Hands up all of you who have one of the following: iPod, iPad, Mac computer, iPhone. Keep those hands up while I count how many of the rest of you have wished you had one?
I see a sea of hands. Millions of you have one of these devices ( 47million iPhones were sold in the first three months of last year and almost 23 million iPads). Not bad for a company whose former CEO John Sculley once said that there was no future in computers for ordinary punters like you and me.
I’m one of the millions who’s helped Apple become a technology powerhouse. I’m writing this on my Apple MacBook Pro laptop. An Apple iPad is by my side, quietly downloading some e-versions of magazines as a result of a new service offered by our library system. Earlier on today, an hour’s session with the ironing board was made more palatable because I could plug in my iPod to catch up on some podcasts. Across the hallway comes the sound of music from the iPod sitting in the docking station next to my husband’s iMac workstation, helping him meet a tight deadline from a client.
The point is really to illustrate how much Apple and its products have become a way of life, made possible by the vision of one man — Steve Jobs — whose authorized biography I have been listening to over the last few weeks on my commute to work.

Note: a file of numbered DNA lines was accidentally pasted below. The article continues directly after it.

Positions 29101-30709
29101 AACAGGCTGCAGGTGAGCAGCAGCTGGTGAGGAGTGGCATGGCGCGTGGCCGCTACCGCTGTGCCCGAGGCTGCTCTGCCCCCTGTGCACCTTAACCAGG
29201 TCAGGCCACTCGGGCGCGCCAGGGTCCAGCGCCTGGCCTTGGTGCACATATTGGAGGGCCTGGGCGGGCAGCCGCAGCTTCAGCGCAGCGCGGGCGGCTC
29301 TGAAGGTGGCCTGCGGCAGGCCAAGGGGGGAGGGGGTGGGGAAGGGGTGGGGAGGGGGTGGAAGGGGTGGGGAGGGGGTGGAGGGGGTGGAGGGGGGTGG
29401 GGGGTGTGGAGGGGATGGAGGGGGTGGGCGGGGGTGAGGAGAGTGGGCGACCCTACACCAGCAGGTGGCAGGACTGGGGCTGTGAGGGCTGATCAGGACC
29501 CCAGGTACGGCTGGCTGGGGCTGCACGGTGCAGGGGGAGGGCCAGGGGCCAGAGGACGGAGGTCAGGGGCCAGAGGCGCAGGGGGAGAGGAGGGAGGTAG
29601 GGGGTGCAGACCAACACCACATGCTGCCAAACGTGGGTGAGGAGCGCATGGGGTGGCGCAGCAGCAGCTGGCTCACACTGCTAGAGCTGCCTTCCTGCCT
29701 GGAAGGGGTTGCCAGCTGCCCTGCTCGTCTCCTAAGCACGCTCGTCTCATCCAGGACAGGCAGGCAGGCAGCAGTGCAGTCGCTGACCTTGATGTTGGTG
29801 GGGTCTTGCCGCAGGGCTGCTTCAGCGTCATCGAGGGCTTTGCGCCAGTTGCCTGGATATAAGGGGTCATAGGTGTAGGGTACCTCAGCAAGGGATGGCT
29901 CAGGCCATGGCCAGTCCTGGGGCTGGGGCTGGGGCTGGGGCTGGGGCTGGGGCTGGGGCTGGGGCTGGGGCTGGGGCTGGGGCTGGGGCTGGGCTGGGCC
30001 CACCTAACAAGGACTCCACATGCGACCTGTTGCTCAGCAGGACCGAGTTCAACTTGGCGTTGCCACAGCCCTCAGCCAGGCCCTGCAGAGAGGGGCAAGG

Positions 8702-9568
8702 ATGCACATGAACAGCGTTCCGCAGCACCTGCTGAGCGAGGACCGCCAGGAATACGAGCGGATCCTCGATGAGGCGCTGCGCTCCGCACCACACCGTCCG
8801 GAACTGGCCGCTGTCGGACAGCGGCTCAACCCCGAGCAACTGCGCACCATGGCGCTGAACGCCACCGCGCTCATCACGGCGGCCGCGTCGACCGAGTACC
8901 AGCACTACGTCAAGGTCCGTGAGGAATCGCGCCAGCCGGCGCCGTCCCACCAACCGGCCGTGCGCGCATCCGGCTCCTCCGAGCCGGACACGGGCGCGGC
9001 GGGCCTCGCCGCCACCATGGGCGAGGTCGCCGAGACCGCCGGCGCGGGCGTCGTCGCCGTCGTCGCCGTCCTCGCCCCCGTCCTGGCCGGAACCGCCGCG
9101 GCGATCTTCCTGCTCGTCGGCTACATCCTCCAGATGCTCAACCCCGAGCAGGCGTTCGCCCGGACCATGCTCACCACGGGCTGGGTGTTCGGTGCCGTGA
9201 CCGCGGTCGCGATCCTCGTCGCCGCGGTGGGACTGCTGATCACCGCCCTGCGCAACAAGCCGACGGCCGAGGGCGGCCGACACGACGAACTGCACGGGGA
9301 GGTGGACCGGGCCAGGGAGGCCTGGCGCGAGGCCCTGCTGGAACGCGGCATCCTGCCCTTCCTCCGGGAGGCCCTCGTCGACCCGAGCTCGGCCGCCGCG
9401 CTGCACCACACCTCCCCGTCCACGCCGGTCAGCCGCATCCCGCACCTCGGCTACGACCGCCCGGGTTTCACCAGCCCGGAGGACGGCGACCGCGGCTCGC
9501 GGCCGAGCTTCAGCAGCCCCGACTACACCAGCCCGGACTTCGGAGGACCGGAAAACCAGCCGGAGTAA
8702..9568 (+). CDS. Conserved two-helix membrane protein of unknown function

I already knew some of the basic info about the extraordinary story that saw him ousted from Apple, the company he founded, only to buy it back again when it was on its knees 12 years later and turn around its fortunes with a series of breakthrough innovations. On his death in 2011, President Obama called him a visionary who “transformed our lives, redefined entire industries, and achieved one of the rarest feats in human history: he changed the way each of us sees the world.”
Walter Isaacson’s biography presents a very different picture however; a portrait of a man who would score zero for inter-personal and people management skills. Present your latest great idea to him and he would either dismiss it as ‘shit’ or get so enthused he’d want to control every aspect of it. This is a man who having insisted the only university he would attend was the liberal, but ultra expensive Reed College in Oregon, (causing his parents to use their life savings to fund his education) dropped out within the first year in protest at having to attend lectures. He was also a man who in his twenties believed so strongly in the power of a strict vegetarian diet that he didn’t feel any need to shower/bath regularly.
It’s a fascinating story and Isaacson does a great job of capturing the tension and drama of the internal machinations that led to his departure from Apple.
I’ve reached the point where his next passion; for animation, took the small and almost unknown Pixar company to a series of box office successes with Walt Disney and made Jobs a billionaire even without any interests at Apple.